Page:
1. What is a Countersignature?
2. Key Things to Consider When Preparing and Signing a Contract
3. Frequently Asked Questions

A countersigned contract is a very useful tool that you have probably signed multiple times without realizing it. Such a document is necessary to ensure all parties to a contract have thoroughly reviewed the agreement and are fine with the terms outlined in it.

What is a Countersignature?

A countersignature is an additional signature that is placed on a document after it has already been signed. It is a way to provide authentication and confirmation.

In many cases, a countersignature is used by a professional or official, like an attorney or doctor. It is done to certify that an action that has taken place, or to certify that any provisions in the agreement have been approved by all parties.

When two different parties sign a contract, the first party signs. The second party will then countersign to ensure their agreement with the contract. Countersignatures are common in almost all business transactions.

Most all contracts will have two signatures on them. The first party will read the agreement and sign if they are willing to take on the terms. The second party will countersign the agreement to confirm that they are happy with the contract.

A countersignature is necessary on a variety of documents. Some countries even require a countersignature on a passport.

Health and legal documents as well as mortgage documents will also require a countersignature.

Key Things to Consider When Preparing and Signing a Contract

1.     Make sure that you have read the whole contract to make sure you fully understand your responsibilities and rights. You should know which rights and responsibilities are in the agreement. Do not ever sign a contract that you cannot understand. Consult with an attorney if you need any clarification.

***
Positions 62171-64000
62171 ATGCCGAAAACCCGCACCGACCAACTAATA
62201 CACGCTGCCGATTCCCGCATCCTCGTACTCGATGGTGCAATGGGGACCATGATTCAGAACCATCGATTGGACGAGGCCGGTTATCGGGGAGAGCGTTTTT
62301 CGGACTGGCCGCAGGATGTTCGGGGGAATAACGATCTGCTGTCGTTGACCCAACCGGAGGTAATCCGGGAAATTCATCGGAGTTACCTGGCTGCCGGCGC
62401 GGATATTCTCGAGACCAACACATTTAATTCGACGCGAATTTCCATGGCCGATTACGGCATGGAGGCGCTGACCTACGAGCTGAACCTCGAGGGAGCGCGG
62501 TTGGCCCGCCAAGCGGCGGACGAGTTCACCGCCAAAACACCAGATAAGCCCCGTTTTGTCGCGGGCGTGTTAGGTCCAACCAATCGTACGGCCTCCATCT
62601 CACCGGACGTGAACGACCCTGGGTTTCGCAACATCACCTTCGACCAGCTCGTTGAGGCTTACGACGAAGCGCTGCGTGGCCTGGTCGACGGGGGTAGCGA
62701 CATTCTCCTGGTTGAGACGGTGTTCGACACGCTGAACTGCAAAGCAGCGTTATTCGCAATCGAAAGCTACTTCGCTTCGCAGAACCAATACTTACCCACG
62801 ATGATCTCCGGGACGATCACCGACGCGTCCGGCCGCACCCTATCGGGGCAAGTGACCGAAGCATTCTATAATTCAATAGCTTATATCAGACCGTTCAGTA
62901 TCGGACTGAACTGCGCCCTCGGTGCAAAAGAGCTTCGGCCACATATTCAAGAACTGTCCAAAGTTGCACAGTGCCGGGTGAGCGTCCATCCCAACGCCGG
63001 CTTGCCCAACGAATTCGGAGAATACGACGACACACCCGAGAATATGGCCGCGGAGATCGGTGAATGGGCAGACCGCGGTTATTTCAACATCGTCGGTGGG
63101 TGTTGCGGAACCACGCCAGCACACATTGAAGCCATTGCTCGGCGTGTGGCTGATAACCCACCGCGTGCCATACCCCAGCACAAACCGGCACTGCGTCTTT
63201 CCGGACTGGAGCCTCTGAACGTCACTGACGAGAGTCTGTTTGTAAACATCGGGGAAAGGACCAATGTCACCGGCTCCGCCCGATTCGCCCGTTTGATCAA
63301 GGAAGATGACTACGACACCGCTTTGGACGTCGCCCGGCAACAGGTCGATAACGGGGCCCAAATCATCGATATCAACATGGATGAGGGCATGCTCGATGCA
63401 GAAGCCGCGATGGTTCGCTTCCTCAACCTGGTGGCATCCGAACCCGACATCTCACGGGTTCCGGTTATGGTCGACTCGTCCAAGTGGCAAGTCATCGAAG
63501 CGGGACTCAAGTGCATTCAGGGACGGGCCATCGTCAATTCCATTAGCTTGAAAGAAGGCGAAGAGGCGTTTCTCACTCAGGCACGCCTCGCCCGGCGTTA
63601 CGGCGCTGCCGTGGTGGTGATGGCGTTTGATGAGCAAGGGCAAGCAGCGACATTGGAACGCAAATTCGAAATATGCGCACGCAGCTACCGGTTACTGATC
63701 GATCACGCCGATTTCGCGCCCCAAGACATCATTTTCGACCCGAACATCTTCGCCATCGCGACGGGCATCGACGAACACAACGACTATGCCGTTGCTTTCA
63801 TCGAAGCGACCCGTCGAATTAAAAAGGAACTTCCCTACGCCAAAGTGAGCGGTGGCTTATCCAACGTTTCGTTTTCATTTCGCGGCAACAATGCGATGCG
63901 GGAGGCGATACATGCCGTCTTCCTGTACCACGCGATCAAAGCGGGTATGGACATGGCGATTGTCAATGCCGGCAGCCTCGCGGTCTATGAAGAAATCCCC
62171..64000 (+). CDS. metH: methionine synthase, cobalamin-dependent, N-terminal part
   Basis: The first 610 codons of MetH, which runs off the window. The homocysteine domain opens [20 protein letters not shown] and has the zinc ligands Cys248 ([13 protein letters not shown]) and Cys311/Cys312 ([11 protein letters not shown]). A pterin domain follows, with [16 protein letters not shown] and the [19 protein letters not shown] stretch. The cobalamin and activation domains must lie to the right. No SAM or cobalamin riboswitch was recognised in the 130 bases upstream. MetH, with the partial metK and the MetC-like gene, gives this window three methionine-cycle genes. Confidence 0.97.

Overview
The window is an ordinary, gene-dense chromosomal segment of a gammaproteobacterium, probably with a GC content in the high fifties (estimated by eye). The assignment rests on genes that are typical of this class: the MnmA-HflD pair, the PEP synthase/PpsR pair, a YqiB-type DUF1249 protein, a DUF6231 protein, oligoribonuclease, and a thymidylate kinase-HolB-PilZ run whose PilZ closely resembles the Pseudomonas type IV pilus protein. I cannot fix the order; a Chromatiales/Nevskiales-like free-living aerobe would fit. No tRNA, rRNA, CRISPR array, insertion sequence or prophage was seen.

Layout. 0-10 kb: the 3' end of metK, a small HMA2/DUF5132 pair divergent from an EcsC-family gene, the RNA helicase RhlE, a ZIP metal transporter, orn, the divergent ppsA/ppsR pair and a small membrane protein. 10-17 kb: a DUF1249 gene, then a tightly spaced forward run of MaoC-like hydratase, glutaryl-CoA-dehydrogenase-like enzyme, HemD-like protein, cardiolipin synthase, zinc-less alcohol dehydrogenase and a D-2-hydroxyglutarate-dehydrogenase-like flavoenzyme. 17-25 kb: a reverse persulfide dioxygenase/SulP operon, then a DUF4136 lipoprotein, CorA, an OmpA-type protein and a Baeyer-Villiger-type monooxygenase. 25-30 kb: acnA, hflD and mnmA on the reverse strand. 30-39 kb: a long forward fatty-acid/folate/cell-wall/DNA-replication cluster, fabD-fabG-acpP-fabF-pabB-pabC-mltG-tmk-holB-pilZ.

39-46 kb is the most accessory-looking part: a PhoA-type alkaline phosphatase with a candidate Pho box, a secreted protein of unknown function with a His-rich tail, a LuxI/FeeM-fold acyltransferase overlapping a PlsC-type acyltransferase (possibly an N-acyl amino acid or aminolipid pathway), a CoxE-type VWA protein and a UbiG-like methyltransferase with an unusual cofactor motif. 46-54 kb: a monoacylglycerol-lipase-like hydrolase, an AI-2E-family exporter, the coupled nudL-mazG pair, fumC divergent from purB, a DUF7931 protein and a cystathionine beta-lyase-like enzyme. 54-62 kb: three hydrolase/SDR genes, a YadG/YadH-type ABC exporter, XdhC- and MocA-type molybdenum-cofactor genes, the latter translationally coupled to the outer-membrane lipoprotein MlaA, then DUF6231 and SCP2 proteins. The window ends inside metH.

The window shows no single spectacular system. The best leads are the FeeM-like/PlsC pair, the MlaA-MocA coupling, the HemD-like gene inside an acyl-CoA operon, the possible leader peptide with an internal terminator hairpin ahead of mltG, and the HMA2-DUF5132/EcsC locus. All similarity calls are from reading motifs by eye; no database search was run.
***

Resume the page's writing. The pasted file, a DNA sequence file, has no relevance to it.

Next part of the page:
2.     Always make sure that parties are correctly identified, including contact information. Make sure to use the entire name of a business to prevent any confusion. Also, list the corporate officers if applicable.

3.     Be sure to go over the business terms before you sign a contract to make sure that it has correctly identified the agreement of everyone involved. You will need to also ensure that all terms amended have been countersigned if you agree with them.

4.     If an additional document is referenced in the contract, carefully read that document before you sign. Never assume what is in a contract based on the title.

5.     Be sure to know what could cause you to go into default with regard to the contract. Also, be sure to know what will constitute a default. Find out the worst-case scenario should you default. Also, discuss your liability with your attorney.

6.     Go over the causes for termination of the contract. You attorney will likely include any clauses. Go over the potential reasons for a terminated contract and whether or not any money will be returned.

Frequently Asked Questions

Will you be bound by a contract that has no countersignature if you have signed it already?

Mutual assent is necessary for a contract to be legal. Signatures by both parties will demonstrate mutual assent. Compliance is required to form a contract if assent is required. For example, if it is specified that you have to show assent by standing on your head for ten seconds, you will have to do that to form a contract. Without this requirement, you can show assent in any way that is reasonable.

Should you sign a contract before you send it to be signed by the other party?

In the eyes of the law, it will not matter who signs the document first as long as you have agreed to do so. Ideally, it is better to sign second if you can. This is helpful if you expect any amendments to be made. If you sign last, you will not need to sign counterchanges later should amendments be needed.

The thing to keep in mind is that you should never leave anything blank, whether it is in paper form or through electronic media. If amendments are made, you will see them more easily once you go over the contract.

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